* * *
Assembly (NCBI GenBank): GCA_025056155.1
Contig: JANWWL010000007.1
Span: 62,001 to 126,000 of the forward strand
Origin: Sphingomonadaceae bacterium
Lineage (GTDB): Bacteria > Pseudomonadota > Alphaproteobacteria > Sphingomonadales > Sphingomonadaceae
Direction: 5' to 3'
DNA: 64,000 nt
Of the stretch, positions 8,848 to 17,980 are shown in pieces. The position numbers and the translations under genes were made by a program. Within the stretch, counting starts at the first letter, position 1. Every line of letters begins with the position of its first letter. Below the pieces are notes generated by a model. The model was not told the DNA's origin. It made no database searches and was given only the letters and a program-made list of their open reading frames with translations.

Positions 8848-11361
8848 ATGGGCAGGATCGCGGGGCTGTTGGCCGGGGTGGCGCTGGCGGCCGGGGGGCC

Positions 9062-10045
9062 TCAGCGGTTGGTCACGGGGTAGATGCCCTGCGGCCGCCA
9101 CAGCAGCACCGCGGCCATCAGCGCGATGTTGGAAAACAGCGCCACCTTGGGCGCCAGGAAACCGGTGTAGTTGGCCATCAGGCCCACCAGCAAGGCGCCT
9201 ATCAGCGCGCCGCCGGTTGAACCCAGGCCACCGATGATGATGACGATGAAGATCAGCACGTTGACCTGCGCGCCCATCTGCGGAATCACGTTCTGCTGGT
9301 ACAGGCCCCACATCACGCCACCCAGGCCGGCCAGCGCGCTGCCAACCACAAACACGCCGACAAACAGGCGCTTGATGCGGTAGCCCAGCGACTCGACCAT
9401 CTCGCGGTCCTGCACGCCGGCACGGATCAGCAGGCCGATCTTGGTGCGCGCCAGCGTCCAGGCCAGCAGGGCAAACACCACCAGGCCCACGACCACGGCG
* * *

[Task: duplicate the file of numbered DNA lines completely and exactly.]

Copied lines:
Assembly (NCBI GenBank): GCA_025056155.1
Contig: JANWWL010000007.1
Span: 62,001 to 126,000 of the forward strand
Origin: Sphingomonadaceae bacterium
Lineage (GTDB): Bacteria > Pseudomonadota > Alphaproteobacteria > Sphingomonadales > Sphingomonadaceae
Direction: 5' to 3'
DNA: 64,000 nt
Of the stretch, positions 8,848 to 17,980 are shown in pieces. The position numbers and the translations under genes were made by a program. Within the stretch, counting starts at the first letter, position 1. Every line of letters begins with the position of its first letter. Below the pieces are notes generated by a model. The model was not told the DNA's origin. It made no database searches and was given only the letters and a program-made list of their open reading frames with translations.

Positions 8848-11361
8848 ATGGGCAGGATCGCGGGGCTGTTGGCCGGGGTGGCGCTGGCGGCCGGGGGGCC

Positions 9062-10045
9062 TCAGCGGTTGGTCACGGGGTAGATGCCCTGCGGCCGCCA
9101 CAGCAGCACCGCGGCCATCAGCGCGATGTTGGAAAACAGCGCCACCTTGGGCGCCAGGAAACCGGTGTAGTTGGCCATCAGGCCCACCAGCAAGGCGCCT
9201 ATCAGCGCGCCGCCGGTTGAACCCAGGCCACCGATGATGATGACGATGAAGATCAGCACGTTGACCTGCGCGCCCATCTGCGGAATCACGTTCTGCTGGT
9301 ACAGGCCCCACATCACGCCACCCAGGCCGGCCAGCGCGCTGCCAACCACAAACACGCCGACAAACAGGCGCTTGATGCGGTAGCCCAGCGACTCGACCAT
9401 CTCGCGGTCCTGCACGCCGGCACGGATCAGCAGGCCGATCTTGGTGCGCGCCAGCGTCCAGGCCAGCAGGGCAAACACCACCAGGCCCACGACCACGGCG